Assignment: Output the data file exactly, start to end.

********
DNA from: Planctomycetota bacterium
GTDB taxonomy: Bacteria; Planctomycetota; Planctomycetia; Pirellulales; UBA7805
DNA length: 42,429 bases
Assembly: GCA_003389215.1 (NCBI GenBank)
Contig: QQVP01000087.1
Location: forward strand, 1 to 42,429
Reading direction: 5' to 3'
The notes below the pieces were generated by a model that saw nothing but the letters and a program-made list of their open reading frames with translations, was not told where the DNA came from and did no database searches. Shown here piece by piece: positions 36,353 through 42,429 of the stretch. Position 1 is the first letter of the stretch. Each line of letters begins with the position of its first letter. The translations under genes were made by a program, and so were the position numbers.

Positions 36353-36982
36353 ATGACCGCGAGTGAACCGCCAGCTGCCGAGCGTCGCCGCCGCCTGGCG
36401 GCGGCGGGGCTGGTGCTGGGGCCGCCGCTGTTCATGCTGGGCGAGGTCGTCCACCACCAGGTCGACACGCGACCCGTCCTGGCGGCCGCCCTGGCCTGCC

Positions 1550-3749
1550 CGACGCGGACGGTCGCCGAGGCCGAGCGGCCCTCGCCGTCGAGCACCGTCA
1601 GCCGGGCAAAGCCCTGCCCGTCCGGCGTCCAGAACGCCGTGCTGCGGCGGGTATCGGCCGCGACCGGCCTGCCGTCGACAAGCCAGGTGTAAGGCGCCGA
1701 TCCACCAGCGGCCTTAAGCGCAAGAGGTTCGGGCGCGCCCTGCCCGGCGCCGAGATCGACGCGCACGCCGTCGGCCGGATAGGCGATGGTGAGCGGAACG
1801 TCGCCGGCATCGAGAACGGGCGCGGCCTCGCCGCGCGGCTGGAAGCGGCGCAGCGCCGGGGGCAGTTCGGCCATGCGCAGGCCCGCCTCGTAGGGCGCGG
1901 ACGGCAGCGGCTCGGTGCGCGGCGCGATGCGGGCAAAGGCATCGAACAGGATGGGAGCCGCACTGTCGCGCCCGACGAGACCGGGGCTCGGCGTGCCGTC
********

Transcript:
DNA from: Planctomycetota bacterium
GTDB taxonomy: Bacteria; Planctomycetota; Planctomycetia; Pirellulales; UBA7805
DNA length: 42,429 bases
Assembly: GCA_003389215.1 (NCBI GenBank)
Contig: QQVP01000087.1
Location: forward strand, 1 to 42,429
Reading direction: 5' to 3'
The notes below the pieces were generated by a model that saw nothing but the letters and a program-made list of their open reading frames with translations, was not told where the DNA came from and did no database searches. Shown here piece by piece: positions 36,353 through 42,429 of the stretch. Position 1 is the first letter of the stretch. Each line of letters begins with the position of its first letter. The translations under genes were made by a program, and so were the position numbers.

Positions 36353-36982
36353 ATGACCGCGAGTGAACCGCCAGCTGCCGAGCGTCGCCGCCGCCTGGCG
36401 GCGGCGGGGCTGGTGCTGGGGCCGCCGCTGTTCATGCTGGGCGAGGTCGTCCACCACCAGGTCGACACGCGACCCGTCCTGGCGGCCGCCCTGGCCTGCC

Positions 1550-3749
1550 CGACGCGGACGGTCGCCGAGGCCGAGCGGCCCTCGCCGTCGAGCACCGTCA
1601 GCCGGGCAAAGCCCTGCCCGTCCGGCGTCCAGAACGCCGTGCTGCGGCGGGTATCGGCCGCGACCGGCCTGCCGTCGACAAGCCAGGTGTAAGGCGCCGA
1701 TCCACCAGCGGCCTTAAGCGCAAGAGGTTCGGGCGCGCCCTGCCCGGCGCCGAGATCGACGCGCACGCCGTCGGCCGGATAGGCGATGGTGAGCGGAACG
1801 TCGCCGGCATCGAGAACGGGCGCGGCCTCGCCGCGCGGCTGGAAGCGGCGCAGCGCCGGGGGCAGTTCGGCCATGCGCAGGCCCGCCTCGTAGGGCGCGG
1901 ACGGCAGCGGCTCGGTGCGCGGCGCGATGCGGGCAAAGGCATCGAACAGGATGGGAGCCGCACTGTCGCGCCCGACGAGACCGGGGCTCGGCGTGCCGTC